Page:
Further, the Stamp Act (under Section 33) itself provides for the mechanism and detailed procedure to cure such a defect, thus making non-stamping or improper stamping a curable defect, without invalidating the agreement. Accordingly, under Section 42 of the Stamp Act, such agreement becomes admissible in evidence once stamp duty is paid.

It must be noted here that Section 11(6-A) of the Arbitration Act explicitly provides that courts must confine themselves to examining the existence of an arbitration agreement and not referring to its admissibility in evidence.

The relevant authority to examine whether the arbitration agreement satisfies all the legal requirements of the Contract Act is the arbitral tribunal, which is empowered and competent to do so under Section 16 of the Arbitration Act. Thus, the Supreme Court holds tight onto the principle of Kompetenz-Kompetenz. The corollary of this doctrine or the “negative” aspect is that courts must only examine whether an arbitration agreement exists basis the prima facie standard of review. Once an arbitral tribunal has been appointed, it will act in accordance with the law and proceed to impound the unstamped or inadequately stamped arbitration agreement under Section 33 of the Stamp Act, if it so deems fit.

Even at a more practical level, such interpretation is beneficial for all stakeholders since the procedure for impounding, i.e. payment of stamp duty (if not paid) and penalty (if any), and other procedures under the Stamp Act, are likely to be completed at a faster pace by arbitral tribunals than the courts, which are already over-burdened with abundant cases on their docket.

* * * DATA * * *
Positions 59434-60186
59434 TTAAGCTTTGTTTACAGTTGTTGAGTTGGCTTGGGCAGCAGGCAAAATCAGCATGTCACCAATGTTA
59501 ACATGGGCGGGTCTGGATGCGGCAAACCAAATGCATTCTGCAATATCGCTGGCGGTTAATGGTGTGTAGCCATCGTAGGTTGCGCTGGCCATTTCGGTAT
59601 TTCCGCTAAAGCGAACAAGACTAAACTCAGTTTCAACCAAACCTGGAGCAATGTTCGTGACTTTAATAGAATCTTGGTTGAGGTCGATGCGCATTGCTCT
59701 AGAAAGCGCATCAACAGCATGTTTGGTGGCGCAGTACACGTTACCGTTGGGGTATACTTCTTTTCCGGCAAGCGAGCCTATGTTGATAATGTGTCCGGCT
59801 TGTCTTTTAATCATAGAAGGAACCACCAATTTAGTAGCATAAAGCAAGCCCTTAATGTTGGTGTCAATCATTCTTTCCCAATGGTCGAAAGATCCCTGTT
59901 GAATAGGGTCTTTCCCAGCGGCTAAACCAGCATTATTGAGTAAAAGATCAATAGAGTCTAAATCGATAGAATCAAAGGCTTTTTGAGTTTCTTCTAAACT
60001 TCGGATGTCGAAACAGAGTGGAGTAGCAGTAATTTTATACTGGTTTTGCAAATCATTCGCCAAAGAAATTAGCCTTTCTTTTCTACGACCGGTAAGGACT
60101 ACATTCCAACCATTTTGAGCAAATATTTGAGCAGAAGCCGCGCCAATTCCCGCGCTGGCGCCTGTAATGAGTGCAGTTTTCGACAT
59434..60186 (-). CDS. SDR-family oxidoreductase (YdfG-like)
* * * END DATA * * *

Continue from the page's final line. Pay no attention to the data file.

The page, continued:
Fundamental principles of arbitration

The Supreme Court recognises and reinforces the fundamental principles which make arbitration an efficient and speedy dispute resolution mechanism. Much emphasis is put on “arbitral autonomy”, “minimum judicial interference”, “Kompetenz-Kompetenz” and the “presumption of separability”, i.e. an arbitration agreement is a self-contained agreement, which is distinct and separate from the underlying contract. The Court also traces the origin of separability presumption, the position of law in the UK, the US and Singapore, as well as refers to international conventions for traces of this principle.